Featured Story

Fish on: Fall is ‘Bumper Boat’ time

DEBBIE WEAVER PHOTO A false albacore, landed by our columnist, right before being released to the deep.
A false albacore, landed by our columnist, right before being released to the deep.

All the signs of fall are present, with the foliage starting to don autumn colors and the trips off-Island are becoming easy as the summer hordes fade from the roads and the migratory fish are starting to seriously feed.

The negative of this dreamy scenario is the number of light tackle fishing boats suddenly appearing off Montauk and other inshore fishing hotspots. Boats from several states are launching skiffs locally and most of the public boat launching sites are crowded. When you get out on the water and the fish suddenly appear you better hang on because it’s “Bumper Boat” time!

Two weeks ago, fishing for false albacore, our boat was one of 20 covering the first three miles of the ocean on the west side of Montauk Light. There was the occasional bunching of boats when the fish surfaced but neither the fish were nor boaters were hassled and there was plenty of room for everyone to enjoy the fishing.

On our next trip a few days later we were all alone in one spot with no boats around us for nearly two hours until the birds circling overhead drew some attention. Even with the increased traffic (I counted 54 boats in the area), for the rest of that day we were able to cooperate with our neighbors on the water.

And then, just four days later, we ran into a fleet reminiscent of the one that landed troops at  Normandy. We had taken a chance passing up a small crowd of boats fishing for the easy fish near the mouth of Montauk Harbor and went around the Point again. As soon as we made the turn there were small outboard skiffs like ours, larger skiffs, inboards, 40-footers and even a guy in a kayak, all looking for the same schools of albacore.

Seeing the size of that mob we tried our luck farther west. Thanks to some good spotting by our guide we located fish just off the shore and our plan worked for a while resulting in several albacore hooked and landed and a nice striper, too. However, it became pretty clear that the fishing was a bit off at the usual spots that day since soon the major fleet started to break up and move west towards us.

That’s when the fun started! If three birds circled one spot for a minute, 20 of the fishing boats would charge at it from every direction to get there first and hook a fish before they sounded. Some ran at the spot at full throttle and expected to stop and cast when they cut the motor. The result was they glided over and through the school of fish because there was no friction on the boats hull to make it come to a stop.

Shouts were heard and it’s times like these that you’re happy you don’t have the kids along because they would return home with a whole new vocabulary. The same thing happens when you’re easing in to a pod of fish that only you see and some dummy — who wouldn’t recognize fish feeding on the surface if he was swimming with them — comes speeding by at close range throwing a large wake severely rocking your craft and scaring the fish away.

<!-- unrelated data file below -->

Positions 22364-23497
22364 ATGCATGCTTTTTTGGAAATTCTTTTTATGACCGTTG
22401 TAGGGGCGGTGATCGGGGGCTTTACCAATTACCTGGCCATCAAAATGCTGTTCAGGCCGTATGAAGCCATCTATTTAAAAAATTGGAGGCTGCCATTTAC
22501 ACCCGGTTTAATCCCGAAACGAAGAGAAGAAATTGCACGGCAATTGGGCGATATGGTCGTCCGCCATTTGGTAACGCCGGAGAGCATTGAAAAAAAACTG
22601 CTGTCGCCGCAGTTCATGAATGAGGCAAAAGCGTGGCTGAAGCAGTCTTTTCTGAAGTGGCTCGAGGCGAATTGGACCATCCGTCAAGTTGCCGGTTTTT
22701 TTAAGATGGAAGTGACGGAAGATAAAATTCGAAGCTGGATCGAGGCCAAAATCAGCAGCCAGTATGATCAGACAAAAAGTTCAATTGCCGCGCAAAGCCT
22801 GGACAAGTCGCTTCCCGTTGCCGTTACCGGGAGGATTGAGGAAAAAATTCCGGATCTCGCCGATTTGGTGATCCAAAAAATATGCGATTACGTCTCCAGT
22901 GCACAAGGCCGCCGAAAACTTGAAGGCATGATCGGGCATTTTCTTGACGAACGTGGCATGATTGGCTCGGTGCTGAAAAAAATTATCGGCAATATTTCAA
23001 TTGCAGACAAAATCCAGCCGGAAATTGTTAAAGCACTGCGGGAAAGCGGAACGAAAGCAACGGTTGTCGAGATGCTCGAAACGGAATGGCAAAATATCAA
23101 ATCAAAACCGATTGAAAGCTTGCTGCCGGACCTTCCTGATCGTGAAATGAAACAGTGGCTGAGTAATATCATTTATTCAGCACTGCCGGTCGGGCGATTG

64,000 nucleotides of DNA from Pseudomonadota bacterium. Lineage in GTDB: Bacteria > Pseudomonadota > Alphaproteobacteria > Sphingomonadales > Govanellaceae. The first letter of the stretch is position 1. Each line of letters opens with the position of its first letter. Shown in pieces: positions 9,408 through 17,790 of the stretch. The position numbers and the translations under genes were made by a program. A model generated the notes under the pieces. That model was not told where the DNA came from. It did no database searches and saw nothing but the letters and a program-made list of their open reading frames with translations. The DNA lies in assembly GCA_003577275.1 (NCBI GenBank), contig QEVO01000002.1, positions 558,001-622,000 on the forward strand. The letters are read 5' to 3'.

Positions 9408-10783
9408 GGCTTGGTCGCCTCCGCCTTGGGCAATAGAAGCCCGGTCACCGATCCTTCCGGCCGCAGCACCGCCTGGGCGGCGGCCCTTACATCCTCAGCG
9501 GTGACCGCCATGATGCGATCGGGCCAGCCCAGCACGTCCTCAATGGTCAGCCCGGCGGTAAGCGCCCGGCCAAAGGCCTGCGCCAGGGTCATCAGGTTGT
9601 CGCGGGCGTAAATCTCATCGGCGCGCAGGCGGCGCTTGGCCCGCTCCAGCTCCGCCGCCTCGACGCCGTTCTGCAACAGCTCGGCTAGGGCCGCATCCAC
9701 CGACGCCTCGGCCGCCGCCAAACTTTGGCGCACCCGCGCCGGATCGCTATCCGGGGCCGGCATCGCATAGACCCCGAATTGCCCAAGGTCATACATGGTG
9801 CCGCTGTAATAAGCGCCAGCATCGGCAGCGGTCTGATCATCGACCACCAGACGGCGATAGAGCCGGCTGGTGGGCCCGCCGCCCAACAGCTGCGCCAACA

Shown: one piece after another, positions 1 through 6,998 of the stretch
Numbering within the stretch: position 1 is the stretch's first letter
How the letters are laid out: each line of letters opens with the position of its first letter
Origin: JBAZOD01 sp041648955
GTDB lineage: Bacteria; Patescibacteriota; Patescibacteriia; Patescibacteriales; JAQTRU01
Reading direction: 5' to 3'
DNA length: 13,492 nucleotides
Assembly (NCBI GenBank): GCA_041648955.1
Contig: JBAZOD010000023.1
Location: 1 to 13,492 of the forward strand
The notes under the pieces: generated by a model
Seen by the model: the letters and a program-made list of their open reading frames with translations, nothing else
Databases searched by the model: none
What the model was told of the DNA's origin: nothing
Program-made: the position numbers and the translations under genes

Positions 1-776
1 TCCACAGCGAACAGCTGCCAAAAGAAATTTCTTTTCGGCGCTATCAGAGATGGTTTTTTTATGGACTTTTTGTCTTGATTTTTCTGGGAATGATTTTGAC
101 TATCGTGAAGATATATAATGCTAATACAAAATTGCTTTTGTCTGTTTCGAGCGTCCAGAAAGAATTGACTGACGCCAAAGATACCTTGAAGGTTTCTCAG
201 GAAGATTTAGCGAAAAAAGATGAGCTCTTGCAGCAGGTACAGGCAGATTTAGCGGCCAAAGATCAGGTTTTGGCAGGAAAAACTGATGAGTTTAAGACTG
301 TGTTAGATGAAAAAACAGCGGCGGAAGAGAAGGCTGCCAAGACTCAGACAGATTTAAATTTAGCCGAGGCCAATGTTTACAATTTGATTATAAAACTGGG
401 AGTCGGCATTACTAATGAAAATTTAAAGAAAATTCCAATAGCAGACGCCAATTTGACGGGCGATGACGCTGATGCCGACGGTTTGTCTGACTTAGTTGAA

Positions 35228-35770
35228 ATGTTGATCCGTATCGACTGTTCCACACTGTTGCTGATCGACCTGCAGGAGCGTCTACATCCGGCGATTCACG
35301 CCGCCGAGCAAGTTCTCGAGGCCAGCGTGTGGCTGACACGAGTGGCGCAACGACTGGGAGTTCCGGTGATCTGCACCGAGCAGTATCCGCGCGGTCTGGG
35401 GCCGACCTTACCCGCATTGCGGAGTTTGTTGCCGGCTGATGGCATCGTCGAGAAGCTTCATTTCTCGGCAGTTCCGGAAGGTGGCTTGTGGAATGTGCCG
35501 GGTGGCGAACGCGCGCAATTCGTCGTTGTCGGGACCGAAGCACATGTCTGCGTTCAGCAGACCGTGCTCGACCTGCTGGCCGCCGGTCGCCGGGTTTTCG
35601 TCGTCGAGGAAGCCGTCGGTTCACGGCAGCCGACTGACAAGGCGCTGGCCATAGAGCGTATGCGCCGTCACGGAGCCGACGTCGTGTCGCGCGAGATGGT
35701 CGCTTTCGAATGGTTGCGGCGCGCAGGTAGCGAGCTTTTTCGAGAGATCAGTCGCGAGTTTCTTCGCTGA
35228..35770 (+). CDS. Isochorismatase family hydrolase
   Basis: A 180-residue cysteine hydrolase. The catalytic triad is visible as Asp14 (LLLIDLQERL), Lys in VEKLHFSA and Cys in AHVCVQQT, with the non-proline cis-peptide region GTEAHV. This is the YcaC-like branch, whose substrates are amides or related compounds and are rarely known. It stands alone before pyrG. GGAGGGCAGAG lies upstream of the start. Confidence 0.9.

While episodes like these take place when the fish are going hot and heavy and cut down everyone’s opportunity to catch them and ruin the experience for many, they are basically the “no foul” types of occurrence since no one gets hurt and no equipment is damaged or lost. What gets the captains and fishermen seriously upset is when there is some physical contact between boats.

This happens when an inexperienced or greedy captain barges between other boats trying to get to the fish. That is a situation no one on the water should ever get into and the perpetrator deserves all the abuse he gets for trying these dangerous maneuvers.

The ocean is always full of swells of various sizes and wind and tides are always active. It’s not like rowing a rowboat on a pond. Simply stated, boats should not get close to each other, no matter what the circumstances.

Finally, one of the most aggravating moves pulled by some is not paying attention to what is going on in a boat close to them. I think it’s hard to miss someone in a boat 50 feet away who has his rod doubled over with a fish hooked up. Most people with fish pulling hard on their lines are joyfully yelling, laughing out loud or otherwise attracting attention to their happy situation. About half of the fishing being done out there now is being done by someone using a flyrod, which is an expensive equipment system.

One of the key elements of flyfishing is the line that carries the fly to the fish. Modern lines cost $60 at a minimum and some go up to $100. So when a boater isn’t alert and casually starts up his boat to chase some fish he thinks he sees in the distance, cutting the line of someone hooked to a fish causing a lost fish and a lost line, the conversation gets, shall we say, intense.

While talking mostly about Montauk fishing in this column, the same is true in Plum Gut, the Sluiceway, Eastern Plains Point and Gardiners, where the fish are congregating now. If you pull your boat into one of these spots and see fishermen hooked up or birds working over bait, don’t be one of the Bumper Boat Boys and barge into the melee without a plan.

Always go above the fish and drift into them. If you can get upwind of them, your casts will be longer and your hookup numbers will go up too. If you want to get closer to the action, motor into an open spot near the fish at a very low rate of speed. And if you’re lucky enough to hook up to a good fish, continue to drift in a safe direction until the fish is landed, start the engine and do the whole thing again.

Everyone on the water with you will appreciate it.